Court Bans New Apple Exec from Work

Dennis Faas's picture

A New York judge has ordered a new Apple executive to stop work until a legal dispute with IBM, his former employer, is settled. Mark Papermaster had been set to head the hardware side of Apple's iPod and iPhone division.

Papermaster was formerly IBM's executive in charge of blade servers, a technology which involves bare-bones servers taking their power from storage racks rather than individual power supplies. This makes much slimmer servers which is particularly useful for firms needing to store a large number of servers in a small space.

As part of his IBM contract, Papermaster is banned from working for a rival firm for a year after leaving the company. Apple believed this didn't apply because its target market is notably different than IBM's. It also argued that such a contract was inherently unfair because it effectively left Papermaster unable to leave IBM for fear of being unemployed for a year. IBM insists the clause is necessary to protect it against former employees sharing up-to-the-minute trade secrets with competitors.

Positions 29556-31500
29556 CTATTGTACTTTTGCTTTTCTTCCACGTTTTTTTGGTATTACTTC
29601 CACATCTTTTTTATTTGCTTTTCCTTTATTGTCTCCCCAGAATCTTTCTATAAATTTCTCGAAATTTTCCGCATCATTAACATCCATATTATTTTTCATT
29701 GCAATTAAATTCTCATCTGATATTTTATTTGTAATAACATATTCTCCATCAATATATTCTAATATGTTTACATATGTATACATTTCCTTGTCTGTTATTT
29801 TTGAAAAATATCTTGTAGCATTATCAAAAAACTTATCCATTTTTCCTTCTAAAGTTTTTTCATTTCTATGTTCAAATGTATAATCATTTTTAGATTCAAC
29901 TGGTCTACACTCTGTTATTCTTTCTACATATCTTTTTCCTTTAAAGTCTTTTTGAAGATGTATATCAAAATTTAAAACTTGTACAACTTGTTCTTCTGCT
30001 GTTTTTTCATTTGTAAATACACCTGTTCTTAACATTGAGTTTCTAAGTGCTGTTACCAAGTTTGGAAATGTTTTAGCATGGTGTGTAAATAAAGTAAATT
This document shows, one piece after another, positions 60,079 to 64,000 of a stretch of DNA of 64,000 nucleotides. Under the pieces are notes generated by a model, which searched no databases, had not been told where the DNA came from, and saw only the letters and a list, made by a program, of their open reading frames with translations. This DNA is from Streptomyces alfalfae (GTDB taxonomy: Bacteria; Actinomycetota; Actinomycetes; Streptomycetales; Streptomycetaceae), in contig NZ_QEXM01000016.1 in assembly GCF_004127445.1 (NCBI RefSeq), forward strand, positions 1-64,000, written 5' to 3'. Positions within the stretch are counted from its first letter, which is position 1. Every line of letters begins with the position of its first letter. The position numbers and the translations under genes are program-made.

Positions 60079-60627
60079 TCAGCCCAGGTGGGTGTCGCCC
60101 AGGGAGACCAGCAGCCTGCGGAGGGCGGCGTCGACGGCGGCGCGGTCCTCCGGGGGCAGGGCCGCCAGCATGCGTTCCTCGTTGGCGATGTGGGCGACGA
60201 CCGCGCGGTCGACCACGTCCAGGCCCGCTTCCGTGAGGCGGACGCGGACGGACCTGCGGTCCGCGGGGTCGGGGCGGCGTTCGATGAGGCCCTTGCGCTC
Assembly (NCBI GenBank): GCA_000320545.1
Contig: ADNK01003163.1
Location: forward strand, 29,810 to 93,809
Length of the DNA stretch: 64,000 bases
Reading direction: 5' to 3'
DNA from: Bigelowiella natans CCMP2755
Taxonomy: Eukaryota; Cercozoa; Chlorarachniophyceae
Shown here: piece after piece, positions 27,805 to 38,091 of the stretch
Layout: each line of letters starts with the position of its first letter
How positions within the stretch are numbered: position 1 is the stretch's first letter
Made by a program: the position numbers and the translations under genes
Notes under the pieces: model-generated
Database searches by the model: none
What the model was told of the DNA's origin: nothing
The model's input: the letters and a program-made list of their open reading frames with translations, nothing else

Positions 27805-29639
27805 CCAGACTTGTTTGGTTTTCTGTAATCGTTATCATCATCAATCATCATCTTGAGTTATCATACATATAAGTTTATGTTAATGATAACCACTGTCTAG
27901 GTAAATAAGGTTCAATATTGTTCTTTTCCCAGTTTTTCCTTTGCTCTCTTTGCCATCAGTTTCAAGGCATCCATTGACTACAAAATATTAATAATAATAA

Apple had just announced it hired Papermaster to take over as head of iPhone and iPod engineering and development. The firm felt that, because this was a different role to his IBM work, there was even less of a case for upholding the no-compete clause. (Source:

IBM took the case to court in its home state of New York and has earned an injunction temporarily barring Papermaster from working at Apple. The case will now go through a full legal process, with the judge scheduling a status update for November 18. (Source :

Apple's next move may be to have the case shifted to the company's own home state, California. While it will no doubt argue that's the right venue (given that's where Papermaster will or won't be working), the main motive would be that Californian courts are usually much less willing to uphold no-compete clauses in employment contracts.

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